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Maggie Harden, Jan. 30, 2019

UPDATE, FEB. 2: Police located Corona in Chicago on Saturday, Feb. 2. Corona was safe and in good physical condition.

"I can't tell you how happy and relieved we are that Gabe has been found safely," NU Chief of Police Bruce Lewis said. "We are extraordinarily grateful to Evanston and Chicago police for their hard work and collaboration in this investigation."

UPDATE, FEB. 1: As of Friday evening, Corona was still missing, according to a statement from the university. NUPD will search over 200 buildings on the Evanston and Northwestern campuses. The statement said Corona was last seen on a CTA security camera at the Washington-Wabash station downtown at 1:30 p.m. on Tuesday. 

ORIGINAL STORY: Weinberg student Gabriel Corona is missing, announced Chief of Police Bruce Lewis in an email sent to students earlier today. Corona's roommate reported him missing and said he was last saw him Tuesday afternoon.

Corona did not take his cell phone ...

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Maya Mojica, Jan. 28, 2019

Activist and author Maggie Anderson delivered a keynote address on Monday night at Pick-Staiger Concert Hall, where she honored Dr. Martin Luther King Jr. and discussed the importance of supporting black-owned businesses. The speech, which was prefaced and followed with performances from Northwestern student music groups, discussed themes of empowerment and desire for change.

Anderson is the CEO and founder of the Empowerment Experiment Foundation, a non-profit organization that aids and promotes economic development in underserved African American communities. Anderson is also the author of the book “Our Black Year,” which tells the story of the Anderson family’s journey as they spent a whole year buying from exclusively black-owned businesses.

Anderson said that the results of her choice to buy only from black-owned businesses were extremely distressing, as she was often unable to find a sufficient amount or acceptable quality of goods, leaving her two daughters with clothes that did not fit and Fritos for dinner. Anderson said that ...

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Amy Ouyang, Jan. 28, 2019
Photo by Carlyn Kranking / North by Northwestern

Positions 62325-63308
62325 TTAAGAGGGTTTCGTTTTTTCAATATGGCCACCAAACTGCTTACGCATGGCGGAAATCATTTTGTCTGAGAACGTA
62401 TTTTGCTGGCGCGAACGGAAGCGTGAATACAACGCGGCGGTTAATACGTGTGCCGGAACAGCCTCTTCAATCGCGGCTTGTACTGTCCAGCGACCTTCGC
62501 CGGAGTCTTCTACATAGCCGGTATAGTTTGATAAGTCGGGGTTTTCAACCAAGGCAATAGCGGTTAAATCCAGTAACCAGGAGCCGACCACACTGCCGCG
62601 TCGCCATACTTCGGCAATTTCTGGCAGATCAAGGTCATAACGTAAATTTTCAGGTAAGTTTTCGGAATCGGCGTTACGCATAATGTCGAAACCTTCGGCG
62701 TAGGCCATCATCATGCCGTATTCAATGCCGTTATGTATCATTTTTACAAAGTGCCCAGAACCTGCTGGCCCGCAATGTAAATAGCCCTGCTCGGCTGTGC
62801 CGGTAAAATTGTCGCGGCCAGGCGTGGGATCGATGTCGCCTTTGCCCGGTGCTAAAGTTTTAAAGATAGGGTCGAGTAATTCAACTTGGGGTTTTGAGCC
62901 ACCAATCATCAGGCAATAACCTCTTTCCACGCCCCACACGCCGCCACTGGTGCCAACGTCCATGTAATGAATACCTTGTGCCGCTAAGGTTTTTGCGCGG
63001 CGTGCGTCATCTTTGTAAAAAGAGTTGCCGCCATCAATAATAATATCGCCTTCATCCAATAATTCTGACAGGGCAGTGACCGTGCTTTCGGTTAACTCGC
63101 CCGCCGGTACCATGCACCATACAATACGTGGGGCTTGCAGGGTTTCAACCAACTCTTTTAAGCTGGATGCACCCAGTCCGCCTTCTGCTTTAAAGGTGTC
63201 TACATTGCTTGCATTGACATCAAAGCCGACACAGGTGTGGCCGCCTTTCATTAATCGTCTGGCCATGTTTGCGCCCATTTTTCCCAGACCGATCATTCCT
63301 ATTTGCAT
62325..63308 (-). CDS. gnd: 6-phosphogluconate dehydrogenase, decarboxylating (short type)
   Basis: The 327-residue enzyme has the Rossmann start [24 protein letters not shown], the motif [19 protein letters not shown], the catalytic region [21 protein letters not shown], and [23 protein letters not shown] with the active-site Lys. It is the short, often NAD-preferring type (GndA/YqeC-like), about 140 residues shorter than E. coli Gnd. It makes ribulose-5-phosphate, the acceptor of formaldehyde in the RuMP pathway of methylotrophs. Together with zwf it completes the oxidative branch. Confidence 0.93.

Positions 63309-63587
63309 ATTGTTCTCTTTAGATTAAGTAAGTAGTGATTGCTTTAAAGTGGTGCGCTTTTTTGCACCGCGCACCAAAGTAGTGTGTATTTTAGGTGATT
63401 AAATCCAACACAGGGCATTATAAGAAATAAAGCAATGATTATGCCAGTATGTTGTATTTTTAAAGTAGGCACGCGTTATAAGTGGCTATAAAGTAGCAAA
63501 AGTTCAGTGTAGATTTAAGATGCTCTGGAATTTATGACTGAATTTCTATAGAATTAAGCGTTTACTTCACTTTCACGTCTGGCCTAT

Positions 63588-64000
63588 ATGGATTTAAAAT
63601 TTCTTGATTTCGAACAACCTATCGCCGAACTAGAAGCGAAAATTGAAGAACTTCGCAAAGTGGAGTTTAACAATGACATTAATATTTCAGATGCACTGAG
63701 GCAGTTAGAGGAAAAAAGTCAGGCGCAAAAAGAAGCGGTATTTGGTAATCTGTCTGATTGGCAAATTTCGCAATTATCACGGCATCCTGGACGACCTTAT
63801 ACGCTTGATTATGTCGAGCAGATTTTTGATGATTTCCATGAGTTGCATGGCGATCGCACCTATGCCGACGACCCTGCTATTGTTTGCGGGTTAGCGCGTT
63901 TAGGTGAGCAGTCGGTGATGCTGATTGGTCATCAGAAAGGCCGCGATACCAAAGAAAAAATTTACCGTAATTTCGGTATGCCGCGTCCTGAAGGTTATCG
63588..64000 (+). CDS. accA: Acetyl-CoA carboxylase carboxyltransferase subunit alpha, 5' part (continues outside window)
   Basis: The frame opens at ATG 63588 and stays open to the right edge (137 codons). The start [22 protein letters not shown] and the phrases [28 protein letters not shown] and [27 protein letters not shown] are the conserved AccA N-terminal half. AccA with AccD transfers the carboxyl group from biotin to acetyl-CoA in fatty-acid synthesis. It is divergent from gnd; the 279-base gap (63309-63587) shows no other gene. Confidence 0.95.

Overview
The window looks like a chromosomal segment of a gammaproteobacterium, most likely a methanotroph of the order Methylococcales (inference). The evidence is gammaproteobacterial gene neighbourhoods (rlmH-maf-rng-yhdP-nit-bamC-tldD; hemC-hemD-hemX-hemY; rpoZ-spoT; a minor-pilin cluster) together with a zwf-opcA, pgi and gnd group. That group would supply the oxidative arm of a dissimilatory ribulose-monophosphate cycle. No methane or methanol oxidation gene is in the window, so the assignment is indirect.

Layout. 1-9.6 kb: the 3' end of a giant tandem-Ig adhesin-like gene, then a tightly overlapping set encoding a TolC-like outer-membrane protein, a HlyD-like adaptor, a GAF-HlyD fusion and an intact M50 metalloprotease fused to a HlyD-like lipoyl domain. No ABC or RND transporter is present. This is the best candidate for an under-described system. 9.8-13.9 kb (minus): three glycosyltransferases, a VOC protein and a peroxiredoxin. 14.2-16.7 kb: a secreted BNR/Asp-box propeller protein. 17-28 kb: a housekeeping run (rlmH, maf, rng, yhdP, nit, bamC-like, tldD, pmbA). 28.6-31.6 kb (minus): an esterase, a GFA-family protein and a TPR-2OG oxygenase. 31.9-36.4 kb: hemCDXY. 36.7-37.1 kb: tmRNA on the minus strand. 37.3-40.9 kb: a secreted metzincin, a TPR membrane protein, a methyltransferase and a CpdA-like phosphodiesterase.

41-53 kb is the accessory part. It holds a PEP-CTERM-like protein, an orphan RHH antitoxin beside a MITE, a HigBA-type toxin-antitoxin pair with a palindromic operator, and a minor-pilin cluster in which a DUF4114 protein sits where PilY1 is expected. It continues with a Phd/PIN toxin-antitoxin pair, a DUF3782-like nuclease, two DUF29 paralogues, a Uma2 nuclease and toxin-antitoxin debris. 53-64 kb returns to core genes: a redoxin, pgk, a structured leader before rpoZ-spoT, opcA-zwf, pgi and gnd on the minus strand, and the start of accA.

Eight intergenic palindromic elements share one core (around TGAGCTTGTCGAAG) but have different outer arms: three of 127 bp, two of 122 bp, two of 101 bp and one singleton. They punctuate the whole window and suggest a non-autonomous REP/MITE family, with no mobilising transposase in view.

With a history of reluctance of closing the school, Morty surprised students this time. Northwestern administration announced Monday afternoon that the school will be closed from 8 p.m. Tuesday evening to Thursday at noon due to extreme weather forecasts. The last time when Northwestern was shut down due to extreme weather was at the start of winter quarter in 2014.

According to an email sent out by President Morton Schapiro, Northwestern will close its Evanston and Chicago campuses, including all classes and gatherings cancelled. Schapiro said that during campus closure, the school will continue to provide “essential services,” including policing, facility management and dining halls for students and faculty members.

In the email, Schapiro described the weather forecasts for the next few days as “downright scary." The National Weather Service issued the Wind Chill Warning in Northeastern Illinois on Monday afternoon with “wind chills 20 to 30 below on Tuesday and a ...

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Karen Reyes, Jan. 26, 2019

The revolving doors of the Block Museum never stopped turning as people trickled in for the opening celebration of its newest exhibition Caravans of Gold, Fragments in Time: Art, Culture and Exchange across Medieval Saharan Africa.

Starting at 10 a.m., guests were able to wander through the 250-piece exhibit, which takes up the entire second floor of the museum’s galleries. Composed of jewelry, sculptures, written biographies and wearable artifacts, as well as medieval swords and knives, the pieces in the exhibit encompass five different centuries from the 8th to the 16th century and were collected from Mali, Morocco and Nigeria.

Caravans of Gold not only is new to the Block, but also is the first exhibition to showcase the breadth of Saharan trade. This exhibit also is of a volume the Block has never held before, according to Brianna Heath, a docent at the museum. She said this, along with the various programs set for the day, explains ...

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Carlyn Kranking, Jan. 22, 2019

AT2018cow, or "The Cow," is thought to have been the birth of a neutron star or black hole.

Raffaella Margutti / W. M. Keck Observatory

When Weinberg sophomore Daniel Brethauer began research with Professor Raffaella Margutti last year, he initially expected to be making coffee. But he never could have anticipated what happened last summer.

“One day [Margutti] said, ‘I’m sorry, I’m really tired. I had been staying up super late. There’s something that just happened last night, and it’s super cool, and nobody knows what it is,’” Brethauer said.

Margutti was talking about astronomical transient AT2018cow, referred to as “The Cow” for short. Astronomical transients appear in the sky and stay there relatively briefly, then disappear forever. Astronomers observed The Cow last summer as a light in the Hercules constellation, 200 million light years away, but it soon disappeared.

“When we realized that there was something very interesting in the sky, we started contacting our friends ...